Monday, March 27, 2006
This way up
The most endearing feauture of the Melbourne Commonwealth Games was the closing ceremony. It wasn't the usual line-up of clichés about "even though we wiped out the indigenous community, we're now amicably multicultural" that caught my attention. Nor was it grating cat squeals masquerading as "the best of Aussie music" that pricked my ears. Rather, it was the upside down globe of the world displayed, with Australia at the top, and Europe and North America at the bottom. It reminded me that I still want one these maps on my wall.
I first came across the concept of the upside-down map in 2003, when reading an article by world renowned arch-atheist humanist to the point of religiosity, Richard Dawkins. He was quoting a science-fiction novel where one of the voyaging astronauts said, "Just to think, it's springtime back on Earth!" This, he posited, was a parochial arrogance about one's part of the world being not just the centre of the universe, but the universe itself. Of course it wouldn't be spring for people who lived in a different hemisphere. The term would even be an alien concept for people who lived in the Tropics where there are only wet and and dry seasons.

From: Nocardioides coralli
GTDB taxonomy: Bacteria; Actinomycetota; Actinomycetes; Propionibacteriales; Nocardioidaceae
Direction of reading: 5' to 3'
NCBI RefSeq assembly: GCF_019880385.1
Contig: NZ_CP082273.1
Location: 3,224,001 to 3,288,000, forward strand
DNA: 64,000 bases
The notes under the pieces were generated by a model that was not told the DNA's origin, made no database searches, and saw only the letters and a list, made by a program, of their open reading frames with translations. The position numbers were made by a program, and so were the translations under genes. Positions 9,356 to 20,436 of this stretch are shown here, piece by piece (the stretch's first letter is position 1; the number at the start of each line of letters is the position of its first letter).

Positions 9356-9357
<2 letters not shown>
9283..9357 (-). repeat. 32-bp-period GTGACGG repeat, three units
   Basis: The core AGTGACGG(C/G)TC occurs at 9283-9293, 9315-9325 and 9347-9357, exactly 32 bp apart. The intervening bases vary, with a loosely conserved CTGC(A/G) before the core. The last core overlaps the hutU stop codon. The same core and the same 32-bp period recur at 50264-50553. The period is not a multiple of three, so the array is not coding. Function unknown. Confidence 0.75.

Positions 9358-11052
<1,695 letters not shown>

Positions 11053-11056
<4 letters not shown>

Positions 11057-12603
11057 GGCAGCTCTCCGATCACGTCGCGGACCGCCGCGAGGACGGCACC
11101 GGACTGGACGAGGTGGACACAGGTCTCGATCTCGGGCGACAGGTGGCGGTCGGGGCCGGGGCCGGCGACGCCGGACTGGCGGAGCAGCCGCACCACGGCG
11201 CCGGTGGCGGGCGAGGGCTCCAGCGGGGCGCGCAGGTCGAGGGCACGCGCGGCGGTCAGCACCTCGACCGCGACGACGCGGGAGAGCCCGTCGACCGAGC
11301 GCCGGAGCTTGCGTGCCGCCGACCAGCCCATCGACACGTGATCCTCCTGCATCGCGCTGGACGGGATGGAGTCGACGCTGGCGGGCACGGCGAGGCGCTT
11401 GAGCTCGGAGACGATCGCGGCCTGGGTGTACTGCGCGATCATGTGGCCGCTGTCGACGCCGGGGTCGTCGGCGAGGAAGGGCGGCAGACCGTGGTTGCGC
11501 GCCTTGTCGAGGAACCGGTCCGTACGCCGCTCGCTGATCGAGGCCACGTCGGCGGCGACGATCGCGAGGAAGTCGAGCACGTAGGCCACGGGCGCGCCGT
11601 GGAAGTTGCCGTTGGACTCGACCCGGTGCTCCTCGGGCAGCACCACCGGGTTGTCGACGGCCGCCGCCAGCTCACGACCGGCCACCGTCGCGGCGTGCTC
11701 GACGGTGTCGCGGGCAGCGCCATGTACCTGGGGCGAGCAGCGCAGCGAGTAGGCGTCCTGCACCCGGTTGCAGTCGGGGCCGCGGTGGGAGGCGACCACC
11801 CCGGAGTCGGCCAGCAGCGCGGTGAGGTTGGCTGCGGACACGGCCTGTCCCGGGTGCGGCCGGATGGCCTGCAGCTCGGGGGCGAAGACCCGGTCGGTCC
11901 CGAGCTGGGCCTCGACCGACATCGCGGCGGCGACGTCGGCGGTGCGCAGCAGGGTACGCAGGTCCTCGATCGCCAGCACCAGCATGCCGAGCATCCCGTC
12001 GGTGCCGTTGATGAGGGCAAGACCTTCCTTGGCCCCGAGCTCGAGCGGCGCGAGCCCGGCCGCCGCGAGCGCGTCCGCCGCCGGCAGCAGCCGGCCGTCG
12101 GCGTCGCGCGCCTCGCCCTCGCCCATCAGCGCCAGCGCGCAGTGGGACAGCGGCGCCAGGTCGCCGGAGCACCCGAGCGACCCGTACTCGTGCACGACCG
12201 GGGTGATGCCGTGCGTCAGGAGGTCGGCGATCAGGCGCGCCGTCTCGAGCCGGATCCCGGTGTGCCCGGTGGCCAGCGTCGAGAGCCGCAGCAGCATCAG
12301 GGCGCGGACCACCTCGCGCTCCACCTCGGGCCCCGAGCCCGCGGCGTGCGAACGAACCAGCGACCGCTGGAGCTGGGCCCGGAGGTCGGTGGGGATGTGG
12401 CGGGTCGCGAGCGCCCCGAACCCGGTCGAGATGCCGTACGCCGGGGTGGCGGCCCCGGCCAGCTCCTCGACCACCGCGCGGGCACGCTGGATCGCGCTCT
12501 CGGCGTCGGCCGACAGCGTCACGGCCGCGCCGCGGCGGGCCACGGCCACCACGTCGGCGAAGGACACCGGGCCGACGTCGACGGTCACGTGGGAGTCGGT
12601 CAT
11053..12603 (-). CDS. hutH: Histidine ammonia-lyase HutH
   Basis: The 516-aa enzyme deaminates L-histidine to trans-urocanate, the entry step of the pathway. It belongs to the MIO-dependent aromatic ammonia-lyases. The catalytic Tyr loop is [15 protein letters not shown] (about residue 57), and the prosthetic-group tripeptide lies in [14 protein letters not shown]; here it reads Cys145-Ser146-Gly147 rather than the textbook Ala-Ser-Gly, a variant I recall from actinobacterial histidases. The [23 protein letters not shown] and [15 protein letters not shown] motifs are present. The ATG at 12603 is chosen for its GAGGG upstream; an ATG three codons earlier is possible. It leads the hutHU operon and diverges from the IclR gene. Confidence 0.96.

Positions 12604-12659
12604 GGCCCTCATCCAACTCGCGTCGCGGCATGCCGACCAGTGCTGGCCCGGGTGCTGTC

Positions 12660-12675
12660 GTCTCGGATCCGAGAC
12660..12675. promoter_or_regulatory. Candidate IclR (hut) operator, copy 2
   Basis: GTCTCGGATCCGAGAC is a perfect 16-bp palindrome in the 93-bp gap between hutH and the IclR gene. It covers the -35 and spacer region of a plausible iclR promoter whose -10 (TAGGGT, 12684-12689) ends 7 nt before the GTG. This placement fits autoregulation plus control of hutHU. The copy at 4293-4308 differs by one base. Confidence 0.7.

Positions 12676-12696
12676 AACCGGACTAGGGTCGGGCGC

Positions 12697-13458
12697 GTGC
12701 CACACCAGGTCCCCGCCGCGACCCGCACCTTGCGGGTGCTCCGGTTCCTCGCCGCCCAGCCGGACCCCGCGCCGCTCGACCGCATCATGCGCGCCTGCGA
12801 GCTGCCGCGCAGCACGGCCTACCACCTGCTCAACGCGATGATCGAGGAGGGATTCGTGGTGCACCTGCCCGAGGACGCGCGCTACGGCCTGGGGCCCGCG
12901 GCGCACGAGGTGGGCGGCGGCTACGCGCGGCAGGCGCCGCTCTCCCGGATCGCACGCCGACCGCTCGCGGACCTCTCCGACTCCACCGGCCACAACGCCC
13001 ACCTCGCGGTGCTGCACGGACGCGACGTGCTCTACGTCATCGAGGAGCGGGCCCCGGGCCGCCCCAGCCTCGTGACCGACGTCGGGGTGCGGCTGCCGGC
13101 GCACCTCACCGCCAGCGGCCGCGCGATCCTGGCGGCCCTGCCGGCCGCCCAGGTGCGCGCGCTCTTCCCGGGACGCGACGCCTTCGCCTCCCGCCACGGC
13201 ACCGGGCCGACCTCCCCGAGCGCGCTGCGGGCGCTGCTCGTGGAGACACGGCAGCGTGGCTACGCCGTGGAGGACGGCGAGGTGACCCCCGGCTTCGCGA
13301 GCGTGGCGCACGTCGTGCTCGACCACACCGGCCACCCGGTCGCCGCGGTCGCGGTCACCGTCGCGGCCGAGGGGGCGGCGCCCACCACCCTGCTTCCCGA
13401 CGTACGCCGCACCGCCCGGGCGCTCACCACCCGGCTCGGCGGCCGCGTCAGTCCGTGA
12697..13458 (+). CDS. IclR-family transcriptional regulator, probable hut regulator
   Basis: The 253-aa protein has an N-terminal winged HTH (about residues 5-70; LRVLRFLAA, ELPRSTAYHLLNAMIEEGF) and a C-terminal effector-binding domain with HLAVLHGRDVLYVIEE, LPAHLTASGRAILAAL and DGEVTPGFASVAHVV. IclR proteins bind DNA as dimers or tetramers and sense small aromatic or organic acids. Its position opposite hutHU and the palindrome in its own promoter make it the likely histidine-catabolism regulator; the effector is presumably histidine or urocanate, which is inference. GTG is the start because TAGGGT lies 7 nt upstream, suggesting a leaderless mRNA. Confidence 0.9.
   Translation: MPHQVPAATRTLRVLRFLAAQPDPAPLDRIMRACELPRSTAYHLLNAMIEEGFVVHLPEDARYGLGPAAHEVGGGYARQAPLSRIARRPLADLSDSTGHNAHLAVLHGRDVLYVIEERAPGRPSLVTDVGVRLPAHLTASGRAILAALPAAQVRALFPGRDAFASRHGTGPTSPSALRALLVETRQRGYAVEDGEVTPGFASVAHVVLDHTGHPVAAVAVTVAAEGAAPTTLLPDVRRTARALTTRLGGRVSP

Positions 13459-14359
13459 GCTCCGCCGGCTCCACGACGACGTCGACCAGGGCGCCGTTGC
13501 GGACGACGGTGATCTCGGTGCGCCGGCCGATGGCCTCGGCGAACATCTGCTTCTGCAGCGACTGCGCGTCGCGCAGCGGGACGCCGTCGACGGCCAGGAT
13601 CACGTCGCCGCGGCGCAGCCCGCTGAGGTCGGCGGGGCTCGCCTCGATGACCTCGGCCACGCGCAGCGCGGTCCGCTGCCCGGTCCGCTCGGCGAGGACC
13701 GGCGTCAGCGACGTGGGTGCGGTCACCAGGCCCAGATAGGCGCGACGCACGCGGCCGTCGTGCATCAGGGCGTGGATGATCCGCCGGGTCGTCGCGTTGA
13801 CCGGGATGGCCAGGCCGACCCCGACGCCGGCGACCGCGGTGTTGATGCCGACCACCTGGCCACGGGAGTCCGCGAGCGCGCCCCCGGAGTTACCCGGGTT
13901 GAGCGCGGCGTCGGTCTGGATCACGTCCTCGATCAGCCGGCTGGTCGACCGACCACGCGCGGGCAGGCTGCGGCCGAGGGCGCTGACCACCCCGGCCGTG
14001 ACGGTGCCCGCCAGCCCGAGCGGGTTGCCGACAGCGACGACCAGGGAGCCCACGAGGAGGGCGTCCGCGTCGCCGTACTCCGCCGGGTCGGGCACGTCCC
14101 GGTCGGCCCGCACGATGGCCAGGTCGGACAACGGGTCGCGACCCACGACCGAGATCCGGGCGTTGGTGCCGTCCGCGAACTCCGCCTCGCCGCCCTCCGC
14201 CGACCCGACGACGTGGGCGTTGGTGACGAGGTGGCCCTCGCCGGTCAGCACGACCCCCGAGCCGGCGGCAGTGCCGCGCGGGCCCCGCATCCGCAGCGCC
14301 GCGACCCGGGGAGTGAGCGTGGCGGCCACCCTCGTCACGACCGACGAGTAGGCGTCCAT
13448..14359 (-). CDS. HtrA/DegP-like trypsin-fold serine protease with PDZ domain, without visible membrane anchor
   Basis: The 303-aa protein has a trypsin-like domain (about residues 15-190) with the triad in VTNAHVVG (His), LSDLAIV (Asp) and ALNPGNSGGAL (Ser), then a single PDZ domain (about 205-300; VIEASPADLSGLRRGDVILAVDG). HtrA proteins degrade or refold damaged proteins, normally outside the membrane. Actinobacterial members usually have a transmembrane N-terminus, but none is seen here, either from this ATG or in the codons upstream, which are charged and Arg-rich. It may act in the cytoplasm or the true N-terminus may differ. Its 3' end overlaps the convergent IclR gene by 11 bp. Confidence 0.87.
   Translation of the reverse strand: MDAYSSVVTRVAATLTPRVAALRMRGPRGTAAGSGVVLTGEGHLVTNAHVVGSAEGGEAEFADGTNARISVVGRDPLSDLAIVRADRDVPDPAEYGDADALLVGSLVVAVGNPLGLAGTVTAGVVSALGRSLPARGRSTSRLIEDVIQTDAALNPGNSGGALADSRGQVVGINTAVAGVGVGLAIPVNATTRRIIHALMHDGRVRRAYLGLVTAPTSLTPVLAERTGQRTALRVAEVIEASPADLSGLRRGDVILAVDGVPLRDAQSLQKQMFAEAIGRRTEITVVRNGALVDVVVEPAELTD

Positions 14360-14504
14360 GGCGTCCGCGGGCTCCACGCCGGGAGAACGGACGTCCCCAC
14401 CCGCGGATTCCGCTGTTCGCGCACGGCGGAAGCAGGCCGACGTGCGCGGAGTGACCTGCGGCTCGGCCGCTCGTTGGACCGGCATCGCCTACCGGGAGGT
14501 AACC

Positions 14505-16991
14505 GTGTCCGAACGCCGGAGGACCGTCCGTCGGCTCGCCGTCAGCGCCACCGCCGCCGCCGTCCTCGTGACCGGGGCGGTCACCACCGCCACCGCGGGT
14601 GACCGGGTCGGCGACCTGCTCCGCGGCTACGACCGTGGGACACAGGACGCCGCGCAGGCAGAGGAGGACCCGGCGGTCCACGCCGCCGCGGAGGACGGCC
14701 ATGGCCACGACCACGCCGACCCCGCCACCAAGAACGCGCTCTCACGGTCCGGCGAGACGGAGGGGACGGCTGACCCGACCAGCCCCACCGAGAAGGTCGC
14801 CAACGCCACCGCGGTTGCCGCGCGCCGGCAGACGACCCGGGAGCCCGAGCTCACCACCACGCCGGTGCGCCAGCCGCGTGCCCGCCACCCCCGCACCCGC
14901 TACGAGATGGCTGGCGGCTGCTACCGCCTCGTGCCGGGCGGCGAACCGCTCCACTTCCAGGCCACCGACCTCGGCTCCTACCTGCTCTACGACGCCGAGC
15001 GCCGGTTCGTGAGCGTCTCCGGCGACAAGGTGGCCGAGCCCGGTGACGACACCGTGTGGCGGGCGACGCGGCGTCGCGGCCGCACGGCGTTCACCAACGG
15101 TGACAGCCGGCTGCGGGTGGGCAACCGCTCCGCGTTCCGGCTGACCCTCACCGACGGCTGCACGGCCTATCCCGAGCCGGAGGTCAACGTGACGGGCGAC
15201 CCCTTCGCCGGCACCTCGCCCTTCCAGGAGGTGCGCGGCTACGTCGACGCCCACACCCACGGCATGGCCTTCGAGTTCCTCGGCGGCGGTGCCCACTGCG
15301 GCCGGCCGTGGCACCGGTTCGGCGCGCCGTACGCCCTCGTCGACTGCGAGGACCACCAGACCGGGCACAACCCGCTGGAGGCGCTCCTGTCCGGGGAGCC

In the distant unforeseeable future when I have little sprogs gnawing at my ankles and being sick on my expensive Savile Row tailored suit, I'll put up one of these maps in their rooms. Hopefully, they'll grow up with an inquisitive mind, not soaking in orthodoxies like a rancid sponge. An upside-down map lets the world know that not everything is absolute, but that many things are constructs of man. And these constructs become conventions, which in turn become gospel. We accept things as they are and ask no questions.
For as long as European explorers have "discovered" other parts of the planet, Europe has been atop the map of the world. These explorers had gone "south" to the dark continent, and the East Indies via the Cape of Good Hope. As far as the were concerned, they were going to the bottom of the world. These conventions have stuck, and we now all have to abide by them. If you fly planes for a living, or captain trawlers, it might be a good idea not to rebel against the status quo just yet. I doubt your passengers will accept "challenging orthodoxies" as a valid excuse for flying them to Andes, instead of the Rockies. But be aware, be very aware.
ps People in Britain should watch Dispatches on Channel 4 this evening. Sorious Samura becomes an "illegal alien" in Living with Illegals. Guaranteed to be harrowing viewing.